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Ringing In Spring brings sense of normalcy to post-pandemic racing

Ringing In Spring brings sense of normalcy to post-pandemic racing

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It’s been a tough year for everyone while fighting through the COVID-19 pandemic.

The close-knit running community was no exception. After all, “close-knit” was prohibited in most aspects of life due to social distancing.

But Northwest Indiana running has returned close to pre-pandemic numbers with the annual Ringing in Spring back in April as a prime example.

Back in 2019, the Ringing in Spring had just over 800 finishers. This year the April event had 915 pre-registered runners and 822 finishers, according to Todd Henderlong, who runs T&H Timing and owns the Extra Mile running shop in Valparaiso with his wife Heather.

“Races that were canceled in 2020 gave entrants a few options,” Henderlong said. “They could get a refund or defer to this year. Some did virtual runs. The Ringing in Spring (organizers) went with deferring, so some of entrants signed up almost two years ago.”

Henderlong’s website illustrates how everyone, not just runners, felt last spring. Under April in the list of 2020 results, it says, “Let’s all agree to pretend April never happened, OK?”

T&H Timing helped the local running community cope with the pandemic quickly as it organized the first official Northwest Indiana running event after that forgettable April.

The Social Distance 5K took place on May 16, 2020 in Valparaiso, and it took a lot of work to make it happen safely.

“We staggered starting times and had people cycle through all morning,” Henderlong said. “The race had to be approved by the City of Valparaiso and the Porter County Health Department, which was at the race making sure everything was done safely. There were no water stops, no awards ceremony and race packets were picked up ahead of time.”

This year’s Ringing in Spring still had some of the same precautionary measures: face coverings when not running, staggered starts with runners having 10-minute windows to head out.

“We didn’t want a thousand people showing up right at the beginning,” Henderlong said. “It was 100 runners going out every 10 minutes.”

Most of the participants didn’t mind since they just wanted to be back to some form of normalcy in the close-knit community.

“It was nice to compete and see friends while social distancing,” said Chad Lawless of Kouts, who finished first in the masters division and eighth overall. “Most were still wearing masks up to the starting line, but it felt normal again.”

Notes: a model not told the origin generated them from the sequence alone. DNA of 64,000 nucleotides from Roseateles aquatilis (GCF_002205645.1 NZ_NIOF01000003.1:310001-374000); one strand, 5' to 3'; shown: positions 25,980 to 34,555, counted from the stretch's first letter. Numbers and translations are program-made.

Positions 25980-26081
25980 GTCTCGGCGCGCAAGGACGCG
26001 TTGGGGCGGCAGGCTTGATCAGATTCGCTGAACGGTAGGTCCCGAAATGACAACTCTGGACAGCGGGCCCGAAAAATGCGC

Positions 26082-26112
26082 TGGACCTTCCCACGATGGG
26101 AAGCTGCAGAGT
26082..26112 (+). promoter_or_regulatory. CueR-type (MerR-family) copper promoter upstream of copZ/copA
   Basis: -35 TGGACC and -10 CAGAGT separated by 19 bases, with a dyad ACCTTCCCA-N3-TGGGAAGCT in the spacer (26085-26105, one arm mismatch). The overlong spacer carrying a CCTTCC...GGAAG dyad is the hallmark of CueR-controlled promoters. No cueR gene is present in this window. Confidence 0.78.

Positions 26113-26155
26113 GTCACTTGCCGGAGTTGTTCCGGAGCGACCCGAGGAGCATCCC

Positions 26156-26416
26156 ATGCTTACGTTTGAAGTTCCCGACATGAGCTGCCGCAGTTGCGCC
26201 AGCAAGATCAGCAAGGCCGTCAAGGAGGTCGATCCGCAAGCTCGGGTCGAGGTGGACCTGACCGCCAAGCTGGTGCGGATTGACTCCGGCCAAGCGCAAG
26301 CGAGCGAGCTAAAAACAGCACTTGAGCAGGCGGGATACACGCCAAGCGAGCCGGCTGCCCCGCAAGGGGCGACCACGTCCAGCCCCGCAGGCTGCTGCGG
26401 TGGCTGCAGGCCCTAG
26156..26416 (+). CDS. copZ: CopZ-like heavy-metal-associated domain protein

It was a sort of reunion for female overall winner Jordan Chester, who is 10 years removed from graduating from Boone Grove High School as one of the Region’s most successful prep runners.

“It was a slightly different atmosphere with some COVID restrictions, but it was so nice to finally see people I hadn’t seen in a long time,” said Chester, who now lives in Grand Rapids, Michigan. “Even though I no longer live there, it always feels like I’m ‘home’ when I come race there again.”

It was a memorable return since Chester fulfilled one of her childhood dreams.

“Ever since I was a little girl running with the Calumet Region Striders, I always wanted to win that race because I loved the overall bell award they presented to the winner,” she said.

Among her other goals were competing in the U.S. Olympic Marathon Trials (she did that in February) and running in the Boston Marathon, which she hopes to do in October as that famous race returns for its 125th installment after a two-year hiatus.

Father-son finish

Lawless earned another masters title and finished third overall in the Dad’s Day 5K last Sunday at Countryside Park in Portage. Finishing about 45 seconds ahead of him in second place was his son, Reed, who just graduated from Morgan Township and will be running for Vincennes University in the fall.

“He was beating up on old dad,” Chad said. “I’d say about 30% or so were still wearing masks up to the start line with a 10 to 15 minute open start and an awards ceremony.”

The overall winner was Steven Jarvis of Valparaiso, who was seven seconds faster than Reed Lawless with 17:36.7, while the top female runner was Cassandra Cohen of Hobart.

Submissions for future running notes can be sent to Johnny Gorches by email. Reach him at

Submissions for future running notes can be sent to Johnny Gorches by email. Reach him at


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